I remember the summer when I was 15 and I heard buzz about this series called Harry Potter. (Where did I hear this buzz? Social media didn't exist; I didn't work at the library yet; and I was the bookworm that talked about books. Where could I have possibly heard about it?) I picked up the first two in the series from the library and quickly sped through them as I was visiting my sister who lived in Tampa at the time. The third had been recently released and I got my sis to drive me to Barnes & Noble to pick it up; I just couldn't wait until I was home to read it. Since then, I read the rest of the series as it was released. It was always something to look forward to, yet something you always knew would have a definite conclusion. I remember when the series was finished (in both book and movie format), it felt very weird to be in a world that didn't have a new Harry Potter on the horizon.
Anyway, this re-read of Harry Potter and the Sorcerer's Stone is much how I remembered it; there was no new perspective on the second go-around, no new revelations reading as an adult instead of an adolescent. I think this is a wonderful introduction to the series. It's full of action and humor; it has well-drawn characters that we feel we know after just one short book.
It's hard to separate this introduction to Harry Potter's world from the rest of the stories that follow, that we're so used to. But this paints a clear picture of that world that's easy to get lost in—the rest of the books just build upon it. I remember, upon seeing the first movie, that so much of the visuals were so similar to how I pictured it in my head. That's a testament to how well this world is created on paper.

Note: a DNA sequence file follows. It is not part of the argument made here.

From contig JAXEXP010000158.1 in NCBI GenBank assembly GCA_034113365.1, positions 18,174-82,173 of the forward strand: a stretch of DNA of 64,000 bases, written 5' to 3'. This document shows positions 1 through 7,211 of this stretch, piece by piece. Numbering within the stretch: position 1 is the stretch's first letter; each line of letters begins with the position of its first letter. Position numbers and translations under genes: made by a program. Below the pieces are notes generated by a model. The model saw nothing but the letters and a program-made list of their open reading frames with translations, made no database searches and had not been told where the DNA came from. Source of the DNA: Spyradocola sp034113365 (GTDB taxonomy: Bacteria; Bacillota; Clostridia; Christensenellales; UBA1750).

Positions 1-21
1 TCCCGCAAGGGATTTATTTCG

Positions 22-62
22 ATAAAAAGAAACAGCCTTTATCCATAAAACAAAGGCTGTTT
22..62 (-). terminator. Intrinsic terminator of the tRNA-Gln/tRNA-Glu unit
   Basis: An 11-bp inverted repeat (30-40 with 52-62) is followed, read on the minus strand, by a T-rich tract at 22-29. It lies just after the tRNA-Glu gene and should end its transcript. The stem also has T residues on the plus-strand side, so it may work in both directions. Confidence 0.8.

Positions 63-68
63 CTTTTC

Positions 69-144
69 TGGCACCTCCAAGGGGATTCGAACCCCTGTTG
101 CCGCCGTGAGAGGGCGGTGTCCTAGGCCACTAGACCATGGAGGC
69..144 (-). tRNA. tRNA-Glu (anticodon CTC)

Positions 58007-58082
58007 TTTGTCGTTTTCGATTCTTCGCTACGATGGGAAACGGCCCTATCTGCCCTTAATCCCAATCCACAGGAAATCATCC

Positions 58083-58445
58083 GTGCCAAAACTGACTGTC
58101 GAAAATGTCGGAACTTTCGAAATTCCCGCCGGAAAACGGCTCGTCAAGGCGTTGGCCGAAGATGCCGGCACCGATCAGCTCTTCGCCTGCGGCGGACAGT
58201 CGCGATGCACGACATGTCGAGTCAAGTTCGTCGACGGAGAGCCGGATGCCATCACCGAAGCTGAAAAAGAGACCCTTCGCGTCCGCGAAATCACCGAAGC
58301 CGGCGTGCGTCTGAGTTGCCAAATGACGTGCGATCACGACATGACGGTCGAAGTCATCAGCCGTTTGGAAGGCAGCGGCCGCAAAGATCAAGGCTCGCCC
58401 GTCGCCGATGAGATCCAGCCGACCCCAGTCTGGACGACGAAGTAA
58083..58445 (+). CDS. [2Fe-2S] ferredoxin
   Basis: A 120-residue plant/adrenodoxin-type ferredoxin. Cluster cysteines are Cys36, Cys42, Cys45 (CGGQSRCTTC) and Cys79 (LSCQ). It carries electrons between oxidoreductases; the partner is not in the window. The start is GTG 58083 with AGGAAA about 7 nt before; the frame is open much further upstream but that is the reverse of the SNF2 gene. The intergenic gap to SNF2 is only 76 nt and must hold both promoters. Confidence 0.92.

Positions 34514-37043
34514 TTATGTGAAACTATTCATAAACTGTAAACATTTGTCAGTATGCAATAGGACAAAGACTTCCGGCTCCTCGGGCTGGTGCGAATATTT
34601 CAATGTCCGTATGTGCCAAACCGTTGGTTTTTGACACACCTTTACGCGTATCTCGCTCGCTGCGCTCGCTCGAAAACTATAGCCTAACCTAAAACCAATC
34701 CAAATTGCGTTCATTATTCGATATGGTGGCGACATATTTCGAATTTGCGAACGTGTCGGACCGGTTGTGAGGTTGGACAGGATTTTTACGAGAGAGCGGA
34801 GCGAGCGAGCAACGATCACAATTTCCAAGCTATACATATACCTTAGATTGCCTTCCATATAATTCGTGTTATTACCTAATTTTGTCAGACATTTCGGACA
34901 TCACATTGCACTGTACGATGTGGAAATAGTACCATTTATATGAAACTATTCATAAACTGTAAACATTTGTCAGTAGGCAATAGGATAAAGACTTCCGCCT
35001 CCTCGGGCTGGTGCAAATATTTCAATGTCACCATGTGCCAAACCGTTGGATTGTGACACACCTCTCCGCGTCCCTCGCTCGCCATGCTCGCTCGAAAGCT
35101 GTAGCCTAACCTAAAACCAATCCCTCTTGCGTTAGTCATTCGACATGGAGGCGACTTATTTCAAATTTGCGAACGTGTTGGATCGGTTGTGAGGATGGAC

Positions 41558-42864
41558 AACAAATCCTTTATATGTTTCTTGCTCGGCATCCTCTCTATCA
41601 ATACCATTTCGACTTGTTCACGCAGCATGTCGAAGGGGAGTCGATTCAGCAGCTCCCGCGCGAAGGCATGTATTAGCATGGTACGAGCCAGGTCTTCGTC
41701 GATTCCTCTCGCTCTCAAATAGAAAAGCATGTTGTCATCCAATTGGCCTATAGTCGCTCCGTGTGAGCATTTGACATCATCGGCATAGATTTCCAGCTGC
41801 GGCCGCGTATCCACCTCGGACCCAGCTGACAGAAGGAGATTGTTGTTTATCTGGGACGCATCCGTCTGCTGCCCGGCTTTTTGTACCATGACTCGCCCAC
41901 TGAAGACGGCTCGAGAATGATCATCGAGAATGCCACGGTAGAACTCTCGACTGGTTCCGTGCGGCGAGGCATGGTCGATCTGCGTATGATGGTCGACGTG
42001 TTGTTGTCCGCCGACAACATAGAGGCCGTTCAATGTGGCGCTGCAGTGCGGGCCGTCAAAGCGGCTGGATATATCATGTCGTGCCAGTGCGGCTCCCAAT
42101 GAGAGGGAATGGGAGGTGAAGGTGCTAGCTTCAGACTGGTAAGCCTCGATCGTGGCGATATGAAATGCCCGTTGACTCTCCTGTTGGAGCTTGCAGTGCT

There are so many wonderful little tidbits contained in the pages of this book (and all the others). From the wonderful little drawings at the beginning of each chapter (that thankfully translated to the eBook version, as well!) to the profound musings summed up in thoughtful one-liners. Such as: "It does not do to dwell on dreams and forget to live." And: "It takes a great deal of bravery to stand up to our enemies, but just as much to stand up to our friends." And the story is funny. The characters are colorful; the writing is witty.
I've always appreciated how, much like Betsy-Tacy, this series ages along with its characters and its readers. What starts off as a fairly simple action-adventure grows increasingly complex, in both plot and with its characters, as the series continues. Looking back, you can see that Harry Potter always had this potential. Book One is simple but it has much more than just a plot; it sets the stage for what's to come. Onward and upward we go!